Skip to main content

Forklift accidents are often responsible for creating costly delays, potential lawsuits, and stressful work environments. However, the human cost of forklift misuse is far greater. An estimated 85 people die annually from forklift accidents, according to OSHA statistics. Overall, nearly 100,000 workers are injured per year because of forklift misuse.

Nearly 35,000 serious forklift accidents happen annually according to OSHA. Almost half of those accidents take place in manufacturing facilities. Construction, warehouses, and transportation also see their share of forklift collisions. Some accidents are due to driver error. Inadequate training and poor forklift safety design also cause mishaps and injuries. Here is everything you need to know about forklift accidents and how to keep yourself and other employees safe in the workplace.

Types of Forklift Accidents

Accidents vary according to the kind of forklift and the work the forklift and driver are performing. Some forklift hazards are:

  • Driving off a loading dock
  • Falls between loading docks and trailers
  • Falls from lift tines or elevated pallets
  • Collisions with pedestrians

Why are Forklifts Dangerous?

Forklifts can be dangerous if used improperly. Forklifts are heavier in the rear to compensate for the heavy loads being carried in the front. This uneven weight distribution can make a forklift difficult to handle. Other reasons forklifts can be a dangerous piece of equipment:

  • Forklifts can weigh up to 9,000 pounds
  • Forklifts can travel up to 18mph
  • Forklifts only have front brakes, making them harder to stop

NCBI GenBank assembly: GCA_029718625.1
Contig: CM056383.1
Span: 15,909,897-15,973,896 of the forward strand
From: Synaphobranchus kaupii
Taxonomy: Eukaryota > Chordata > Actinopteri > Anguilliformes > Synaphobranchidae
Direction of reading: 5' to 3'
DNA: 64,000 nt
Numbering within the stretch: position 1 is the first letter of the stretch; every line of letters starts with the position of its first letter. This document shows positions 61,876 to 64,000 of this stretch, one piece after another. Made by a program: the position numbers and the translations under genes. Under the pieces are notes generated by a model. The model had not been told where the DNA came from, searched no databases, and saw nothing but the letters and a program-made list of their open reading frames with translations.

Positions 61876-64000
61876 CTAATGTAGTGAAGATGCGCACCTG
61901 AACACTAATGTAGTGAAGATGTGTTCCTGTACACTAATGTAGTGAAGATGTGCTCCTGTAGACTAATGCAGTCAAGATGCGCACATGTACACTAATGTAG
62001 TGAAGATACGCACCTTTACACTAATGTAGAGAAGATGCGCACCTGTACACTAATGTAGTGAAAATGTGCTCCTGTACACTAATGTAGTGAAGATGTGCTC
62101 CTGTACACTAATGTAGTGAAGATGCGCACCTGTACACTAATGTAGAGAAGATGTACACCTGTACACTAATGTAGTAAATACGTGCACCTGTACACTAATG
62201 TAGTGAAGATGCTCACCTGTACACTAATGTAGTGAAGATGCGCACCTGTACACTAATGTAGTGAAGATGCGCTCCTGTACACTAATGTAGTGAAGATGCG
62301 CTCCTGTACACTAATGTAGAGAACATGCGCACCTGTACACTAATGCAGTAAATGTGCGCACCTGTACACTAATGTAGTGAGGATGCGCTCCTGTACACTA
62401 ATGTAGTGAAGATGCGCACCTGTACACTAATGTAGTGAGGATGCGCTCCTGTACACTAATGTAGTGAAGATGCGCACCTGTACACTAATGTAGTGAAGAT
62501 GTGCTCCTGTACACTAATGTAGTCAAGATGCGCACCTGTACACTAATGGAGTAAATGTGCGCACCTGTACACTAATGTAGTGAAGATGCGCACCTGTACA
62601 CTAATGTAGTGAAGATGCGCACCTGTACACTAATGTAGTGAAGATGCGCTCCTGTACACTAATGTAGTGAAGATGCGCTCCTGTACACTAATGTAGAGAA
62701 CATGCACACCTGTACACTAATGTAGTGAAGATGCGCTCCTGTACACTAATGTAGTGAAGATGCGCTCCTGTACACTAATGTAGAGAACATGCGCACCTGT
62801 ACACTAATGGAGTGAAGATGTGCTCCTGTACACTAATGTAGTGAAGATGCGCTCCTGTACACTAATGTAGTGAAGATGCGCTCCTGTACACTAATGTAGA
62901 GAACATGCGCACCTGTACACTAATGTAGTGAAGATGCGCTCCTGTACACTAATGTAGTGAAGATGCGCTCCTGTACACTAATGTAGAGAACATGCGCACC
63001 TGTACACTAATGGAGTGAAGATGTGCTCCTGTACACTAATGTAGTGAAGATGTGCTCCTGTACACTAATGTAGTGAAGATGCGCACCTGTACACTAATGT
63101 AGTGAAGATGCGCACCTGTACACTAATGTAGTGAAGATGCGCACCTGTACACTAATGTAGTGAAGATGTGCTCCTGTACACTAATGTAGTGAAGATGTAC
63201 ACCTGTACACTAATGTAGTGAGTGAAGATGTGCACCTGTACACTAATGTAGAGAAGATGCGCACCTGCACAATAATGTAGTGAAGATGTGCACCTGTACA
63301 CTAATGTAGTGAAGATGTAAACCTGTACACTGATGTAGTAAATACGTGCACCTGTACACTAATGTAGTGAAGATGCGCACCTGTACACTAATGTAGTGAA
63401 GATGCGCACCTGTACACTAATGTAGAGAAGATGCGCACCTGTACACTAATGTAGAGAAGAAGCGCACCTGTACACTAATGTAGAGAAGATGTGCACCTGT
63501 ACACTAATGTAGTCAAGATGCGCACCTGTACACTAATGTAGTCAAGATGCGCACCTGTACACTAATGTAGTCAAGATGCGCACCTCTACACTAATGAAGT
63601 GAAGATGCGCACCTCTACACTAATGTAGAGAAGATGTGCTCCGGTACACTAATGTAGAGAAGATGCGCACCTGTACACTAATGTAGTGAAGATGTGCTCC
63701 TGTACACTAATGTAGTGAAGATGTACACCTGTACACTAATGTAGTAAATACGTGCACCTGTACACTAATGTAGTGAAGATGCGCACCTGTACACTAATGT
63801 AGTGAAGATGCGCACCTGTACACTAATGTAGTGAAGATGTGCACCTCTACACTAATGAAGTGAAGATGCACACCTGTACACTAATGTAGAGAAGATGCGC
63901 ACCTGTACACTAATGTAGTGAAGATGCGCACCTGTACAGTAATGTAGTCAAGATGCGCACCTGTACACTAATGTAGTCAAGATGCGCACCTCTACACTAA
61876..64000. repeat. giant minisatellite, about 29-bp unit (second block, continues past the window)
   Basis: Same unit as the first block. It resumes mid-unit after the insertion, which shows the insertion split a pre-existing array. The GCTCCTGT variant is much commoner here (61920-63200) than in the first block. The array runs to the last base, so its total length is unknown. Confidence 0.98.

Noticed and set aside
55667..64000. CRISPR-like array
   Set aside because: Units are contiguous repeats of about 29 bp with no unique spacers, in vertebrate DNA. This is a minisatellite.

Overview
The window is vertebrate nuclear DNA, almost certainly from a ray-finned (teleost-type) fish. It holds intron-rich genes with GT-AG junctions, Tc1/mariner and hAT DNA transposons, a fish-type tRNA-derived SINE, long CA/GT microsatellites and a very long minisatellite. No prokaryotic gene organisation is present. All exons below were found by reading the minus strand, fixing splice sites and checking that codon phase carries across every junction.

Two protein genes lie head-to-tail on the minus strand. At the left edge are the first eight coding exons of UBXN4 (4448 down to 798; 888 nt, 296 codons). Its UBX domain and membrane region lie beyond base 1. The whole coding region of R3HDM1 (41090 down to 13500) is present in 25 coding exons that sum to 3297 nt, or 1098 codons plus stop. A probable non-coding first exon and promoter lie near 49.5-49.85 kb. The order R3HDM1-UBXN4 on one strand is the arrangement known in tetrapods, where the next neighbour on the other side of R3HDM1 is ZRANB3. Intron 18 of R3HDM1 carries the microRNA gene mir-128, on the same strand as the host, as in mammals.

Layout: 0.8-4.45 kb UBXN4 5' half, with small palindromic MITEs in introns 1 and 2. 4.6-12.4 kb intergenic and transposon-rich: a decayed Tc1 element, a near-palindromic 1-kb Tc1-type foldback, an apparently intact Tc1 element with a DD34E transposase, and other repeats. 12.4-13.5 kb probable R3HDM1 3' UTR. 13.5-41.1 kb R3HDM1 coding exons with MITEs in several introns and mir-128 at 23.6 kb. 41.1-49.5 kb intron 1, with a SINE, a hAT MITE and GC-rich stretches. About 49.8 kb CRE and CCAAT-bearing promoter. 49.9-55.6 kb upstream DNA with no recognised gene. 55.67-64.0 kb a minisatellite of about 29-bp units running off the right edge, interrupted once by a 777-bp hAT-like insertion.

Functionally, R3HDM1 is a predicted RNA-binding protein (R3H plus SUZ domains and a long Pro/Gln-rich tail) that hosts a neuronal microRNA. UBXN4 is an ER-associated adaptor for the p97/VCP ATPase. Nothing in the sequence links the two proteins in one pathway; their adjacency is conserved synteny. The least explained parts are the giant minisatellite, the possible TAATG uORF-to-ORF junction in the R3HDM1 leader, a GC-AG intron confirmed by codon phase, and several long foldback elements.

• Forklifts are often used to raise hefty loads to considerable heights, a dangerous combination


Improve Housekeeping

Maintaining a clean jobsite will allow for safer use of all equipment including forklifts. Keep the floor/ground clear of debris, move large equipment, trash, workers’ personal items and any other potential hazards out of the forklift’s route. Narrow aisles, excessive dust and raised platforms are common workplace design problems that need to be kept in mind while planning a forklift route.


OSHA has found that nearly 70 percent of all forklift accidents could have been avoided by following correct training and policy. Human error is a common culprit behind forklift accidents. Adequate operator training is key in avoiding accidents. Forklift operators can accidentally drive forklifts off loading docks, carry unstable loads and tip over and strike a fellow employee around a blind corner, just to name a few potentially deadly circumstances.

Safe practices for drivers include:

  • Loading the forklift so that operator visibility is not impaired
  • Ensuring fellow workers in the area know there is an operating forklift nearby
  • Avoiding excessive speeds
  • Taking extra caution when coming around blind corners, doorways, and other areas of high foot traffic

Employees who are not involved in forklift duties still have a responsibility to keep themselves out of harm’s way. Here are some safety tips:

  • Always keep a safe distance from the forklift
  • Make eye contact with the driver if approaching a moving forklift
  • Do not walk under raised forks


Having a forklift safety program at your business helps keep your employees safe. The recommended forklift safety program includes regular vehicle check-ups and making sure that the equipment is only used for its intended purpose. Proper use of equipment is crucial to prevent accidents and ensure that your workspace remains safe. Taking the time to examine forklifts and determine that each forklift is up to date on breaking mechanisms, warning lights and mechanical features is paramount to keeping your workers safe. Using the proper equipment for the task at hand is key to keeping your workplace accident free. There are a variety of different forklifts for different needs, and it is key to use the right lift for the right task.

Get a free quote today!